Conversations on Particular Redemption

Discussion in 'Baptist Theology & Bible Study' started by Andy T., Apr 12, 2006.

  1. Andy T.

    Andy T.
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    Like I have said, 99% of my thoughts are unoriginal. This is no different. Below are two dialogues between an unbeliever and one who holds to Particular Redemption and one who holds to Universal Atonement. This was written by an internet acquaintance of mine named John. He and I participate on another forum. Here is his post:

    These two little scenarios are the best way I can demonstrate how incomprehensible it is to me that someone needs to have a hypothetical atonement that he's free not to believe in before he can actually believe.

    Since we all agree that the one who will believe has his atonement objectively up there on the cross, this whole discussion really boils down to the one who will never believe. That's what the Calvinist is having to justify to the Universal Atonist--that there is an objective atonement up there that we can objectively offer to the one who will never believe. Of course, I think it's absurd to even want to do that, since God's elective decree works hand in hand with His gift of regeneration.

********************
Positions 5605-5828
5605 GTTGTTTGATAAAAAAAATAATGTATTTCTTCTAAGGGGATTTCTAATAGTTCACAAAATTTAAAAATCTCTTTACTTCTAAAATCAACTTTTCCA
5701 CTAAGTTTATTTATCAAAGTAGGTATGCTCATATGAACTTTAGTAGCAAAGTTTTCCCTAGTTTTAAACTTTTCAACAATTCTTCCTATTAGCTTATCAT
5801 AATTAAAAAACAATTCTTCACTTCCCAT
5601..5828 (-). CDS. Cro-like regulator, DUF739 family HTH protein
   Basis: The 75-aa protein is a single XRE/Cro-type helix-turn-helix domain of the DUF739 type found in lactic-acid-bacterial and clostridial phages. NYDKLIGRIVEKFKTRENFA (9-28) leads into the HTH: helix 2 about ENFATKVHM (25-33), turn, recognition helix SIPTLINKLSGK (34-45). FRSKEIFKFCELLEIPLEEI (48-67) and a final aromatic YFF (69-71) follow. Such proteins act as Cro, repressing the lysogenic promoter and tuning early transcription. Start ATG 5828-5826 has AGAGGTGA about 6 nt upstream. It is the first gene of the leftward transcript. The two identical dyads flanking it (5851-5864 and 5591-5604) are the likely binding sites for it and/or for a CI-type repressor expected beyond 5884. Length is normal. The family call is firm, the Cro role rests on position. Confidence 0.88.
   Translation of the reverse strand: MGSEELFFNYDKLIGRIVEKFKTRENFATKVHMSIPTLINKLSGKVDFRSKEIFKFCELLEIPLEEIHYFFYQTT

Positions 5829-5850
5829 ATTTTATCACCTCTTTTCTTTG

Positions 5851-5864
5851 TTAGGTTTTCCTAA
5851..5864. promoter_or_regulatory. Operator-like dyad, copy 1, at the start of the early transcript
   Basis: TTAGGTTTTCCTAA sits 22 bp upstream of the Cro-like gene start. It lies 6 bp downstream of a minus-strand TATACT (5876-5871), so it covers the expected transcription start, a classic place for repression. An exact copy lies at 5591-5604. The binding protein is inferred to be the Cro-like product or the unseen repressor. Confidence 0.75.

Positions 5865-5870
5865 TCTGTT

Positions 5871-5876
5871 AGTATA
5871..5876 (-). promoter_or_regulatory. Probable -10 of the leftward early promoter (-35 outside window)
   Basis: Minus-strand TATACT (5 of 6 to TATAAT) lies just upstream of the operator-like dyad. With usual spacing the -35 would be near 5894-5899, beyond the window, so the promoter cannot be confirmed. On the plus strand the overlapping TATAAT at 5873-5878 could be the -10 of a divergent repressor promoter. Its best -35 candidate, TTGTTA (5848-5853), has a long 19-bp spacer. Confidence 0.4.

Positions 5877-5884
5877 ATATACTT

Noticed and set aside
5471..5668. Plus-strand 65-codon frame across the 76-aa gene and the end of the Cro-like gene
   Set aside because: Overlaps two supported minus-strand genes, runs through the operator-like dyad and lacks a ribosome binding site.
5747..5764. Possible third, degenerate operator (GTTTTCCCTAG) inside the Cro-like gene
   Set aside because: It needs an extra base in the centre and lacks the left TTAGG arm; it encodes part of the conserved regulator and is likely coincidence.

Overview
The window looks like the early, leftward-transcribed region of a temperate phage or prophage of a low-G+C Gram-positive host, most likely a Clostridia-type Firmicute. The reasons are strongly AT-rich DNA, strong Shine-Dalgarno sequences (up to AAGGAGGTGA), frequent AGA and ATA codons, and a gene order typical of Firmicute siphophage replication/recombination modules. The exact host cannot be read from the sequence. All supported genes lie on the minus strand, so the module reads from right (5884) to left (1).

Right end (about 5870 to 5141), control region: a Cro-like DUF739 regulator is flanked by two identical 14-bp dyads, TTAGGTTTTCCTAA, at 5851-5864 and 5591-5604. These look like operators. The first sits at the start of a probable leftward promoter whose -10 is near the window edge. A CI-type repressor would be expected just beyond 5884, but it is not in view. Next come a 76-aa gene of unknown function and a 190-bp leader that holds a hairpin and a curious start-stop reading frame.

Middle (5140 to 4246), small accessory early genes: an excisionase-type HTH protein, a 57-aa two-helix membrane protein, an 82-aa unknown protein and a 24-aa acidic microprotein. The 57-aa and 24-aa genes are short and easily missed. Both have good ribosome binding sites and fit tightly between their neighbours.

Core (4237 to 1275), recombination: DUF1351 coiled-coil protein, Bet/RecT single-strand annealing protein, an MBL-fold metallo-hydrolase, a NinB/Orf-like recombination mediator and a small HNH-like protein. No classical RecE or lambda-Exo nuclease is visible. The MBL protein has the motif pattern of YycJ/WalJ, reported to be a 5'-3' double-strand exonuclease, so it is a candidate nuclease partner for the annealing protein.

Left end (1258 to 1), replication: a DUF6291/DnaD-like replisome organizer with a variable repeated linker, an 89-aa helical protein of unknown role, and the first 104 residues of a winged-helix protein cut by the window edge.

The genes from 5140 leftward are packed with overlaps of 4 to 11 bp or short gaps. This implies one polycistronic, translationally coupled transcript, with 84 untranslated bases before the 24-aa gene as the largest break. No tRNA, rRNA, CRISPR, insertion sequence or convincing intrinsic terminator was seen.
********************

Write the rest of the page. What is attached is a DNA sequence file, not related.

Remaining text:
Here's the way I see the issue between the Particular Redemption view and the unbeliever, which hopefully will demonstrate my problem with this whole line of thinking:

    REPROBATE: Is my objective redemption up there on the cross?

    JOHN: Do you believe it is?

    REPROBATE: No.

    JOHN: Well, redemption is for those who believe. Believe and you will be saved.

    REPROBATE: Well, I don't believe. I don't want to believe. I never plan to believe. But I still want to know if my redemption is up there.

    JOHN: Redemption is for those who believe. Believe and you will be saved.

    REPROBATE: Okay, what about the possibility of my redemption. Is that up there?

    JOHN: Yes, it is. If you truly believe, you will be saved. And as far as I know, it's quite possible that you will believe.

    REPROBATE: I already told you I will never, EVER believe. But is the possibility of my redemption there anyway?

    JOHN: No, there is no possibility of redemption if you will not believe. But yes, if you believe, you will be saved.

    REPROBATE: No, you don't understand. What I want to know is: can I never believe and still have my salvation objectively up there? That's what I really am dying to know.